Outlook and Strategy

We remain confident in the U.S. economy, although large durable goods purchases (think furniture) are starting to feel the pinch of higher rates. Fortunately, the economy is driven mostly by services, such as travel and healthcare, and spending in these arenas remains robust. Forecasted earnings growth also looks healthy. Double-digit growth is expected in both 2024 and 2025, an uncommon event.

From a valuation perspective, some caution is warranted. U.S. large-cap stocks are on the very upper end of reasonable ranges. We like the modest small and mid-cap tilt in our portfolios, given that these companies are trading at significant discounts to their larger counterparts.

Another worry for us remains the state of commercial real estate (which includes office buildings, multi-family housing, and retail). Remember though, that while post-COVID downtown office space is in trouble, the public REIT markets have less than five percent in office space exposure.

Any additional unexpected bad news on the inflation front — markets are already reacting to a possible Trump administration and their affection for higher tariffs — could see U.S. equities start to wobble. With the backdrop of high valuations and double-digit gains only halfway through the year, a pullback in equities would not be odd at all. Per usual, we don’t attempt to time these movements or sidestep them but instead have a well-established game plan if the markets encounter some volatility: harvest those valuable losses (i.e., tax “offsets”), rebalance as necessary, and put cash to work.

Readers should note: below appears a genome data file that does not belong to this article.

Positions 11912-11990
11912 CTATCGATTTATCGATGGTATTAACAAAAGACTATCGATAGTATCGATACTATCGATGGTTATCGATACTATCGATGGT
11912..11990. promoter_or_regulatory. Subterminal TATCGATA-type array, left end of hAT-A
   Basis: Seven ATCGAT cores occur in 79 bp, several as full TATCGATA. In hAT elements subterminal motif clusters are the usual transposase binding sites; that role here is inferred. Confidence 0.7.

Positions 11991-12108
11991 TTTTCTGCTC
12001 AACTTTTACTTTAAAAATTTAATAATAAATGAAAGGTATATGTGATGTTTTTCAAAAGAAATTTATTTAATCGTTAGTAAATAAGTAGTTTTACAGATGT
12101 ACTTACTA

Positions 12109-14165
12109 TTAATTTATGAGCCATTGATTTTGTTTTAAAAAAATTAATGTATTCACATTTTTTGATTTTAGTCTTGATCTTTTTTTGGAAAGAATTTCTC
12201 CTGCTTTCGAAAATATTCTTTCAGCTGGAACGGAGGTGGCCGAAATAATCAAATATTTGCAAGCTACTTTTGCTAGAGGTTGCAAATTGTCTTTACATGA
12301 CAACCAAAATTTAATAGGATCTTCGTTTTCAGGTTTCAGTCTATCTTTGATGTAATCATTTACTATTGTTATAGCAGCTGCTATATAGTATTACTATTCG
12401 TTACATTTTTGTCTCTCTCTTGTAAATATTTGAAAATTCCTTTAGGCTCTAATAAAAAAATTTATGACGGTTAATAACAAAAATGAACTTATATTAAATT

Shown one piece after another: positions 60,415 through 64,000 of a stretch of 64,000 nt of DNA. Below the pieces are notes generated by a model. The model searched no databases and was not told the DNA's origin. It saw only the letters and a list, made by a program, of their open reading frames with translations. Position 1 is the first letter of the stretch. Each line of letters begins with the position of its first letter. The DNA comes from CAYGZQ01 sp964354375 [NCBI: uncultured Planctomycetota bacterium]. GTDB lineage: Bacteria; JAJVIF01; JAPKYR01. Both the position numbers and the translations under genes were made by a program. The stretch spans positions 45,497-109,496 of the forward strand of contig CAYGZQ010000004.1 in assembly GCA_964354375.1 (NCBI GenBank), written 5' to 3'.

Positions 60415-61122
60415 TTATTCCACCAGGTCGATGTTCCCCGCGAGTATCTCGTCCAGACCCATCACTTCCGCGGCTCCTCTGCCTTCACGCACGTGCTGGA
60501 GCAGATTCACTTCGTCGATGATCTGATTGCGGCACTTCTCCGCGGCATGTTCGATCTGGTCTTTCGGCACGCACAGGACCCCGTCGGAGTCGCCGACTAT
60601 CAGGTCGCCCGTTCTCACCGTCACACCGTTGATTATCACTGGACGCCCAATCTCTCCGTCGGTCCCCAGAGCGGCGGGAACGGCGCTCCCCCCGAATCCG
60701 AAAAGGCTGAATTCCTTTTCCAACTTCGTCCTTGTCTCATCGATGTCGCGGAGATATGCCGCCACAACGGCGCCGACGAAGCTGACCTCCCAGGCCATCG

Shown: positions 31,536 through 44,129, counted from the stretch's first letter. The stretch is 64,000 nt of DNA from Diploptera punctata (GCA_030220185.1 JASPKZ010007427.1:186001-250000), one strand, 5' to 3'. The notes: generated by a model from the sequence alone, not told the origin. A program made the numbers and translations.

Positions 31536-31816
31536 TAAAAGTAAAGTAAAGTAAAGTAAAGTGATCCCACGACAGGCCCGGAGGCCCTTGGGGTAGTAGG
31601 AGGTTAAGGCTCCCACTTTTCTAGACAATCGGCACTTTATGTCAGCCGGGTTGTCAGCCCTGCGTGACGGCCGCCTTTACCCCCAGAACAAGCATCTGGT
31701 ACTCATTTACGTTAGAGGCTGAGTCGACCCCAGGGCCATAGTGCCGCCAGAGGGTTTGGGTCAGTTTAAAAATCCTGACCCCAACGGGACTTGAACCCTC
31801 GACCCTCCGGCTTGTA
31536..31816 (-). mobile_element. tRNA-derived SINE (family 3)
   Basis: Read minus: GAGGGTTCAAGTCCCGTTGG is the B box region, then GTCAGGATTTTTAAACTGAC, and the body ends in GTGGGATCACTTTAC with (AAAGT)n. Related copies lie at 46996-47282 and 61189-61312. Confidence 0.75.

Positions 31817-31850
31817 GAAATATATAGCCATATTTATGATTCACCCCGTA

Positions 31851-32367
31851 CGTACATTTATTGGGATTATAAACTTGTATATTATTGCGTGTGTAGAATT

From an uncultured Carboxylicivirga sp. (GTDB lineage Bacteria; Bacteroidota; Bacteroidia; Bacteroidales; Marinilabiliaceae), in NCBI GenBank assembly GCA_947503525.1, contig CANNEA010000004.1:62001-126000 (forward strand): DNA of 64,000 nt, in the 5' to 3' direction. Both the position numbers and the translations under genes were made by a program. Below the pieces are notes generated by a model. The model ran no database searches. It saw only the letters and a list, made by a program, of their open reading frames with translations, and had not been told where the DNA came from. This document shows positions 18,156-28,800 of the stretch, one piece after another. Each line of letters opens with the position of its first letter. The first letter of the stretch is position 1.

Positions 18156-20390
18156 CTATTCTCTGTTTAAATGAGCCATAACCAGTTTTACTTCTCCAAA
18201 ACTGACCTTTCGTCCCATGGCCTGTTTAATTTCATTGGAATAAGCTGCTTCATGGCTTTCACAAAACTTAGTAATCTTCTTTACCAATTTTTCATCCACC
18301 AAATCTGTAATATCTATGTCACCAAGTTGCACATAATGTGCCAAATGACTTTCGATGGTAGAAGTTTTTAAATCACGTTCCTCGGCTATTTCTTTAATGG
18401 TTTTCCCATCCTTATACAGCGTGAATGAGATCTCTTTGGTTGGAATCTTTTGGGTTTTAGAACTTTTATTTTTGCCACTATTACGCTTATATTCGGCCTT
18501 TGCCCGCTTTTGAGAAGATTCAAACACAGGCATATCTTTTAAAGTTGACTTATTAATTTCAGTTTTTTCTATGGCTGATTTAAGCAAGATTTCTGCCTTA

From a positioning standpoint, we maintain an overweight to US stocks combined with proportional underweight to international and emerging equities. During the quarter we trimmed a bit of emerging and added to international, simply to create a more balanced approach. Our U.S. equity allocation also reflects a deliberate tilt toward small-cap stocks, an antidote to high valuations in large-cap. In real assets, we have a bias towards infrastructure stocks and an underweight in real estate. We extended the duration of our bond portfolio modestly, thinking that we are at or near a period of declining rates. For high yield, we maintain an underweight; credit markets are paying a premium and the economy seems sound, but spreads are by no means robust at these levels.

Read the PDF here.

About Pete Chiappinelli, CFA, CAIA, Chief Investment Officer

Pete is a Partner and Chief Investment Officer at the firm. He is focused primarily on Asset Allocation in setting strategic direction for client portfolios.

This report is the confidential work product of Ballentine Partners. Unauthorized distribution of this material is strictly prohibited. The information in this report is deemed to be reliable. Some of the conclusions in this report are intended to be generalizations. The specific circumstances of an individual’s situation may require advice that is different from that reflected in this report. Furthermore, the advice reflected in this report is based on our opinion, and our opinion may change as new information becomes available. Nothing in this presentation should be construed as an offer to sell or a solicitation of an offer to buy any securities. You should read the prospectus or offering memo before making any investment. You are solely responsible for any decision to invest in a private offering. The investment recommendations contained in this document may not prove to be profitable, and the actual performance of any investment may not be as favorable as the expectations that are expressed in this document. There is no guarantee that the past performance of any investment will continue in the future.